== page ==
General Motors' U.S. car and truck sales jumped 26 percent in April as the economy continued to improve and $4 a gallon gasoline pushed buyers into more fuel-efficient vehicles.
The largest U.S. car company sold 232,538 vehicles last month, led by a shift to small cars and crossover vehicles.
"Recently, rising fuel prices have led many to re-think their vehicle choice," said Don Johnson, GM's vice president of U.S. sales.
GM, the first major automaker to report sales Tuesday, is much better prepared for higher gas prices than in the past. It offers a wider selection of smaller vehicles. GM used to rely more on sales of pickup trucks and large SUV for profits. But sales of those vehicles would fall when pump prices spiked because they used more gasoline.
The company sold more than 25,000 Chevrolet Cruze compact cars in April, the best month for the car since its introduction in October. Most Cruze models get an estimated 24-26 miles per gallon in the city and 36 on the highway. One version with a manual transmission gets 42 mpg on the freeway.
Johnson said the Chevrolet Equinox and GMC Terrain crossovers also posted big sales increases in April as the shift toward smaller and more efficient vehicles accelerated from March. Crossovers look like sport utility vehicles, but are more fuel efficient because they are built on car platforms.
Compact cars made up nearly 15 percent of U.S. sales a year ago, but that rose to about 17 percent in April, Johnson said.
He said GM hasn't seen its sales rise because of model shortages at Japan-based automakers. The company will increase production if needed.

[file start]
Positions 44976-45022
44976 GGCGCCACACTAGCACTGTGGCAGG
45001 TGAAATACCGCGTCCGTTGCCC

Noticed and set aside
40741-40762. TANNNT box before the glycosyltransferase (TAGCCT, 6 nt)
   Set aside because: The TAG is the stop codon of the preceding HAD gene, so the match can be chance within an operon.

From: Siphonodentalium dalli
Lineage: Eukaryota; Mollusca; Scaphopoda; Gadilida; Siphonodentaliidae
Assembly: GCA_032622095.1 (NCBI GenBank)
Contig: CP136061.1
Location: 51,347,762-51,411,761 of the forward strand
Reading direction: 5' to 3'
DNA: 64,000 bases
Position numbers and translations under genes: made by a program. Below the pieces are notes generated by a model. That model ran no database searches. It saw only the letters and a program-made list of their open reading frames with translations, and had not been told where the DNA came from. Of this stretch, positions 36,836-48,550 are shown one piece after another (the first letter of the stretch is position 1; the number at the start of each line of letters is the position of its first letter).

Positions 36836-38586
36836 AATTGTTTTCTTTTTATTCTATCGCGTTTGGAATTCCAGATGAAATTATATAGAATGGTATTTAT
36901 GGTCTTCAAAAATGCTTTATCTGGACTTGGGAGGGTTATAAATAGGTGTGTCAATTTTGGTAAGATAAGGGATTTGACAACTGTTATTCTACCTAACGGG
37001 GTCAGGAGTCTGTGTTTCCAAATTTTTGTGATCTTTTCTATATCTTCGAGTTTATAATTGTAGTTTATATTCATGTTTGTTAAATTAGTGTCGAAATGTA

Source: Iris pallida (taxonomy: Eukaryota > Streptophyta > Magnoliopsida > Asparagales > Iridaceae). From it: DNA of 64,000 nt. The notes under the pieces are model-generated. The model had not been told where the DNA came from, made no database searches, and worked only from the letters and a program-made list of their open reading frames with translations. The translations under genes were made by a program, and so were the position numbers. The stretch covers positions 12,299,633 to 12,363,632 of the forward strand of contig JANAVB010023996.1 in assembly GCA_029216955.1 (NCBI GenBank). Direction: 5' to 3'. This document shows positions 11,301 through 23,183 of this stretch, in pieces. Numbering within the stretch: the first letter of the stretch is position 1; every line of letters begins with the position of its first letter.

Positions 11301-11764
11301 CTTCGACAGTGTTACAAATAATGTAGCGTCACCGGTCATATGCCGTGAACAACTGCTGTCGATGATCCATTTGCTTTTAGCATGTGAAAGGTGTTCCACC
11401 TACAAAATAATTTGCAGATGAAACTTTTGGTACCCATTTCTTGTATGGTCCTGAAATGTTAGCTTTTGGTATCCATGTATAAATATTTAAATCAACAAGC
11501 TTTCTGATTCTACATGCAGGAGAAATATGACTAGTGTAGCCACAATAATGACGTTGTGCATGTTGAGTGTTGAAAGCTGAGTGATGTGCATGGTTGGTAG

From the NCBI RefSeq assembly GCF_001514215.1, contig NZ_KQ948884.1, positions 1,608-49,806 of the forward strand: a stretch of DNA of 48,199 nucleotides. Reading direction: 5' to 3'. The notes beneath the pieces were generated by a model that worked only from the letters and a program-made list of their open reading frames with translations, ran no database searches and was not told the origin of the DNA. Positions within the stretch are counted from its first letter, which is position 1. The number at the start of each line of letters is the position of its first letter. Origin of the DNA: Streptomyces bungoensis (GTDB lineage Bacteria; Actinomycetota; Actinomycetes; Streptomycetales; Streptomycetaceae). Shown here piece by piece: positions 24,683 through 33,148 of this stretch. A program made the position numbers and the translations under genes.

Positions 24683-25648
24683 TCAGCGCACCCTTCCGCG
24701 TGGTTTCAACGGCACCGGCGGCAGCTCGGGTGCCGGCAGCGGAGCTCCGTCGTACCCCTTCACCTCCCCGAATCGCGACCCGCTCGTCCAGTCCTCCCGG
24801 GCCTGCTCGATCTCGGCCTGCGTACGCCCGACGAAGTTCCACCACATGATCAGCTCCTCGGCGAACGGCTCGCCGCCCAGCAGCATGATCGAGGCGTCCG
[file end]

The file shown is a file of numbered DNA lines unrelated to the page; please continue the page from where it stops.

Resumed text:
Nissan Motor Co., Toyota Motor Corp. and Honda Motor Co. have been forced to cut production. That's because they are running low on parts made by factories disrupted by the earthquake and tsunami in Japan.
Some auto dealers reported better sales in April because customers are expecting model shortages. Those car shoppers want to buy while the selection is good.
GM said the U.S. consumers spent more in April and feel better about the economy. The company thinks the auto industry recovery will continue.
GM's April gains came despite lower incentives such as rebates and cheaper financing. GM incentives fell $243 from March to April according to the automotive website Edmunds.com.
Total U.S. incentive spending by automakers fell $250 from the prior month.
"This is the clearest indication yet that automakers are gearing up for inventory shortages," Jessica Caldwell, director of industry analysis for Edmunds, said in a statement.
She said demand for new cars is growing as the economy recovers. However, buyers may decide to wait for deals to return, and that may not be until fall.
In April of last year, buyers eased up on purchases after Toyota dropped the record-high incentives it had offered the previous month.
Sales of GM's top-selling vehicle, the Chevrolet Silverado pickup truck, fell 4.6 percent in April.
Johnson said commercial truck purchases continued to increase. But sales of trucks for personal use dropped as people shifted to smaller vehicles due to higher gas prices.
The average price of a gallon of gas this week is $3.96, up $1.06 from last year. Gas is already over $4 per gallon in New England, the Midwest and on the West Coast, according to federal statistics.
Shares of GM rose 87 cents, or 2.7 percent, to $33.05 after it released sales figures Tuesday. It was the first time the price rose above the initial public offering price of $33 since April 6, when it hit $33.28.
Analysts expect overall industry sales in the U.S. to increase 19 percent from April of last year.
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